Copyright 2005 Full
May 2, 2005
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Poker Lesson: Keep Your Toolbox
Author: Chris Ferguson
I often get asked about my playing style. Rather
than answer the question myself, I'm more interested in what my
opponents say. And I've heard it all: "You're too tight."
"You're too loose." "You're tight aggressive."
"You're too passive."
Actually, I never hear that last one, but I've heard
all the others, which makes me believe I must be doing something
right. Loose, tight, aggressive - my style is that I'm all of
the above, depending upon the circumstances.
One essential element of playing winning poker
is forcing your opponents to make difficult decisions. That's
why raising is almost always better than calling - because it
forces an extra decision on your opponents. To take this a step
further - you'll win more money by forcing your opponents to make
decisions when they are out of their comfort zones.
Here are some examples:
Your opponent is on your left, playing too tight
before the flop. You want to punish him for this. The best way
to do that is to raise more often, and be more aggressive. Either
you end up stealing a lot of blinds, or he adjusts his play.
If you get the blinds? Great! If he adjusts? Better!
It's the best outcome you can hope for. If he starts playing more
hands pre-flop, you now have a real edge. Anytime your opponent
changes his pre-flop playing style, he's going to run into trouble
later in the hand. A guy who usually plays nothing but very strong
hands isn't going to know what to do with weaker holdings on the
turn and river.
If a tight opponent raises in front of you, wait
for a stronger hand to call. By playing tight when you are acting
behind your opponent, you avoid losing money to his stronger hands.
Again, if your opponent catches on, you're forcing him to play
more hands up front, and you can outplay him after the flop.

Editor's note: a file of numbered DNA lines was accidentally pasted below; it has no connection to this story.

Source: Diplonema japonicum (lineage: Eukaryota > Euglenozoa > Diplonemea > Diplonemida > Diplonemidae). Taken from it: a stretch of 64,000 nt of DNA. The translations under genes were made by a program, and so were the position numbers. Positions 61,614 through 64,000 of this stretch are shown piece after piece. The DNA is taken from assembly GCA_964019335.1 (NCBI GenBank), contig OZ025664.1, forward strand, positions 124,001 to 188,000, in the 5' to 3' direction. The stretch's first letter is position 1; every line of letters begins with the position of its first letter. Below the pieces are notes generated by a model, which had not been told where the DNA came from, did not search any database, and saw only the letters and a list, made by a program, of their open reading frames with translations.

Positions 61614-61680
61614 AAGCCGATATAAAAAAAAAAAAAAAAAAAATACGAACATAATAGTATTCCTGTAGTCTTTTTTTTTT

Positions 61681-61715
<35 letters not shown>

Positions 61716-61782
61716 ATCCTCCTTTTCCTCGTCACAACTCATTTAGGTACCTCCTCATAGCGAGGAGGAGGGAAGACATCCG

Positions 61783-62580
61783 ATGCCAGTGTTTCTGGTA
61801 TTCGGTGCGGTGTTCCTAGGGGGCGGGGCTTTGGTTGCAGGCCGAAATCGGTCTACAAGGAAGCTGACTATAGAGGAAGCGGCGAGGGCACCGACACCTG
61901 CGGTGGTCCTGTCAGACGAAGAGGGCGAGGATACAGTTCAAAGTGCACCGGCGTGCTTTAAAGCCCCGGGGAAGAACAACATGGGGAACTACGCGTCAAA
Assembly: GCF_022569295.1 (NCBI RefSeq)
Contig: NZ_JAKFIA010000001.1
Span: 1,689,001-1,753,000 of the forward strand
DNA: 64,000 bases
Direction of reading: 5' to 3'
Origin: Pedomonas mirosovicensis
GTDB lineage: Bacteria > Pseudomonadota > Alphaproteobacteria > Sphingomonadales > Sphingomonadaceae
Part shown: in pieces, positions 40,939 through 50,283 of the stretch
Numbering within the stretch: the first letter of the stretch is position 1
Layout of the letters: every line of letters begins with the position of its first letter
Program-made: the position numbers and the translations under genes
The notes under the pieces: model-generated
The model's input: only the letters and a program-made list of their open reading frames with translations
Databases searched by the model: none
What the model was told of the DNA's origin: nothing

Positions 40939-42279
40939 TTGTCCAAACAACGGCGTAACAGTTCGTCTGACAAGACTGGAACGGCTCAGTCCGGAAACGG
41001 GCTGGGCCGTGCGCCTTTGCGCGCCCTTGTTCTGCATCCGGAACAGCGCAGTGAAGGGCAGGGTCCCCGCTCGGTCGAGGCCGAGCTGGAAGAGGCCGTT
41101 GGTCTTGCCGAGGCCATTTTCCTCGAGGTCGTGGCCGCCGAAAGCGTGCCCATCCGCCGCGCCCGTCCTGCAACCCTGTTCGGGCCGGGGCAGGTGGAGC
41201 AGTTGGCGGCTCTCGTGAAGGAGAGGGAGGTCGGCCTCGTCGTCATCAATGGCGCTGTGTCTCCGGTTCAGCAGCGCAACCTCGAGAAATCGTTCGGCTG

What about the guy who plays too many hands? If
you're acting first, you want better starting hands than normal.
Most of the value of a marginal hand comes from the chance that
your opponent will fold immediately. If your opponent has never
seen suited cards he doesn't like, the value of your marginal
hand decreases because it's unlikely he's going to lay his hand
down. He may win more pots preflop, but this is more than offset
by the extra money you're going to make when you do see a flop
with your stronger hands.
If a loose opponent raises you, you can call --
or even raise -- with weaker hands, and raise with hands you'd
ordinarily just call with. By taking control of the hand, you
can pick up more pots later. Again, you are daring him to change
his style. If he doesn't, you're getting the best of it. If he
does, he's a fish out of water, prone to making mistakes later
in the hand.
It's important to have a lot of tools in your arsenal.
First, it's helpful in being able to adjust to your opponents
and force them out of their comfort zones. Additionally, it will
enable you to take advantage of your own table image when you
have already been labeled as a tight or loose player, and to adjust
For example, Gus Hansen and Phil Ivey are known
as extremely aggressive players. The only way they have been able
to survive with that image is by being able to adjust to different
opponents and to slow down occasionally, when appropriate. I have
seen this happen sometimes just before an opponent starts reacting
to their aggression. They are somehow able to sense what is happening,
and change their games accordingly. Other times, they won't adjust
much, and force their opponents to try and beat them at an unfamiliar
To best take advantage of this, pay attention! To
everything. All the time. Not just when you're in the hand, but
especially when you're not in the hand. Every hand your opponent
plays gives you valuable information about how he thinks, and
how he's likely to play hands in the future.
If there's an expert at your table, watch how he
plays. See what hands he expects to work, think about how he plays
them, then try incorporating it yourself. See how he pushes weaker
players out of their comfort zone. Paying attention is one of
the best ways to learn, and a great way to move up the poker food
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